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48-hours in Alghero? Here’s my picks!

Jun 26, 2024 | Travel | 0 comments

Alghero might have been my favorite city in Sardinia. Maybe because of its proximity to the water. Or perhaps because of its walkability. It could have been the friendliness of the people or the history contained within it. The delicious meals, the diversity of activities, and our hotel (Carlos V) with the oversized outdoor saltwater pool were definitely contributing factors. Whatever it was—Alghero had a wonderful, almost magical, vibe and I could easily see myself returning and spending a week exploring and writing there, if not longer!

Though it was a tough decision, here are my not-to-miss choices:

To eat

Thank goodness for Fiona! Not only did our tourmate (that’s her on the left) love to ferret out diverse restaurants, she always had the foresight to make a reservation before we took off in the morning. So, by the end of the day, when Judie and I were ready to nibble on a bag of pretzels in our room rather than try to figure out where to eat, our bundle of energy would offer a spot at her table, thus saving us from a massive attack of FOMO the next morning!

In Alghero her choice was L’ Incontro Dolce, a short and scenic stroll away. Opened during the pandemic by a young couple (he’s the chef, she’s the waitress) it’s an intimate spot with seating for a dozen or so parties, making it feel like you’re eating in someone’s dining room rather than a restaurant. The food was amazing! The “Chef’s Special” dish I chose was deceptively simple but hands-down one of the most flavorful pastas I ate while in Sardinia. Described as “Malloreddusu pasta served with yellow tomato sauce, fresh sausage, and aged pecorino cream”, I’m determined to try it at home this summer with my garden tomatoes; that’s how good it was.

By the time we left the restaurant, it had turned into a beautiful night. The full moon had risen and the city lights were gleaming below as the stars twinkled above. A truly magical evening and plenty of time to relax and enjoy it with new friends!

Sardinia is famous for coral; in its natural form, or in the special pieces tourists love to take home. Our local guide of the day took us to the Aquariumrubrum where a staff member there told us about the life and times of the coral itself, the scuba divers who harvest it, and the role of the Coast Guard and other groups in the process. He was enthusiastic about the topic and clearly enjoyed sharing his broad base of knowledge with us. I could easily have listened more and asked questions for another hour!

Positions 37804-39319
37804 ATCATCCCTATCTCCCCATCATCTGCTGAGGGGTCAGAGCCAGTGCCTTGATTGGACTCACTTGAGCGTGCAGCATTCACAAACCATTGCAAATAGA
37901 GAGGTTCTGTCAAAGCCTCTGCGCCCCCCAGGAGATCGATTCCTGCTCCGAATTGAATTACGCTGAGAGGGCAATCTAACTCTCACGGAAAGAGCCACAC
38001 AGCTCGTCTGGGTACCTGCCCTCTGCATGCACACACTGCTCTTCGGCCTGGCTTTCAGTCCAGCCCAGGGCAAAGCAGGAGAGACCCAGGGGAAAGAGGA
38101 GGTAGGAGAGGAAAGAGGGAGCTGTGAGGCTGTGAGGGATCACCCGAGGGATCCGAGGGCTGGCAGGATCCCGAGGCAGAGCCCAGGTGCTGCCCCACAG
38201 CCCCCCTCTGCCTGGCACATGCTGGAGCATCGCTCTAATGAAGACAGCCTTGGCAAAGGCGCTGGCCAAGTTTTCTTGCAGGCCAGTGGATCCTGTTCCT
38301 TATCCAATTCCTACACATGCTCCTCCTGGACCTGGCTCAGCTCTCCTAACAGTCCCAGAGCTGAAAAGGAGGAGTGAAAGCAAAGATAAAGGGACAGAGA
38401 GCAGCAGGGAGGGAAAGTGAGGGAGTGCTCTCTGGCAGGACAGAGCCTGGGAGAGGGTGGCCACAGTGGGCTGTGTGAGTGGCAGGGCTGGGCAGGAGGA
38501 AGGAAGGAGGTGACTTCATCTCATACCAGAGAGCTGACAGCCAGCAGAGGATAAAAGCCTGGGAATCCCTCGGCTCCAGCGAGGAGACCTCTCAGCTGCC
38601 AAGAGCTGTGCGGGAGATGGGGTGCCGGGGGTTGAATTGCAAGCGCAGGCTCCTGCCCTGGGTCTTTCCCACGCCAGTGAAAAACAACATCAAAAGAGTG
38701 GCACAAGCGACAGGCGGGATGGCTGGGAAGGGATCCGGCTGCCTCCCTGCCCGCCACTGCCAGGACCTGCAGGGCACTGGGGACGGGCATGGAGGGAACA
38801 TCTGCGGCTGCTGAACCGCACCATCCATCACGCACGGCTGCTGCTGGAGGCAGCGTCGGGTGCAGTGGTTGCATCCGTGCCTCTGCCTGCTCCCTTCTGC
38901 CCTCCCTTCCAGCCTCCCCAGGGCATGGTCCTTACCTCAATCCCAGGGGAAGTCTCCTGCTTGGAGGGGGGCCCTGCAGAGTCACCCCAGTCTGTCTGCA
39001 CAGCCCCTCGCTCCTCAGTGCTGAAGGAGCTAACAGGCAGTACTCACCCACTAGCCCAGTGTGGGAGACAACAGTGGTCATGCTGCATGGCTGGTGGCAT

!!We also learned a bit about the Sardinian spumante these industrious islanders are creating, Akenta Sub, made from 100% Vermentino di Sardegna grapes then put 40 meters under the sea to age. Naturally, as a resident of the “winey” and watery Finger Lakes, this piqued my interest, especially when I heard that being refined under the salt water not only gives the sparkling wine an intense taste like no other, but also a unique presentation when it’s brought back up to the surface. Apparently maritime organisms create designs on the bottle, making each one as unique as a snowflake!

Our coral experience concluded a bit later with a stop at a coral shop where our lecturer showed us how the raw coral is turned into a piece of handmade jewelry. This outing wasn’t something I’d expected to enjoy as much as I did, but his enthusiasm and genuine respect for the environment completely won me over. I even purchased a delicate coral bracelet for a friend. If you ever visit Alghero, I highly recommend it!

Once in a lifetime…

The Neptune Caves/Grotta di Nettuno

We had no idea what to expect when we boarded a Gilligan’s Island-style boat and headed out on the deep water toward some austere-looking rocky cliffs in the distance. In the spirit of learning to take things as they came, we all pretended we didn’t find it odd that there were no orange life jackets anywhere in sight, let alone a safety presentation by the captain.

Pulling into the open mouth of a large cave, a gangplank was extended and our group of 12 clambered down it onto land. It was dark, dank, and dripping everywhere inside (as caves tend to be) so it took a moment for our eyes to adjust after the bright sunlight. As we started up a steep incline, I wondered what lay ahead. It didn’t take long to find out! The interior of the cave, with its grottos, stalagmites, and stalactites everywhere you turned was otherworldly. Photos don’t really capture the experience, but trust me, it’s enough to take your breath away.

Where will Secret Italia take us next? Until next time…

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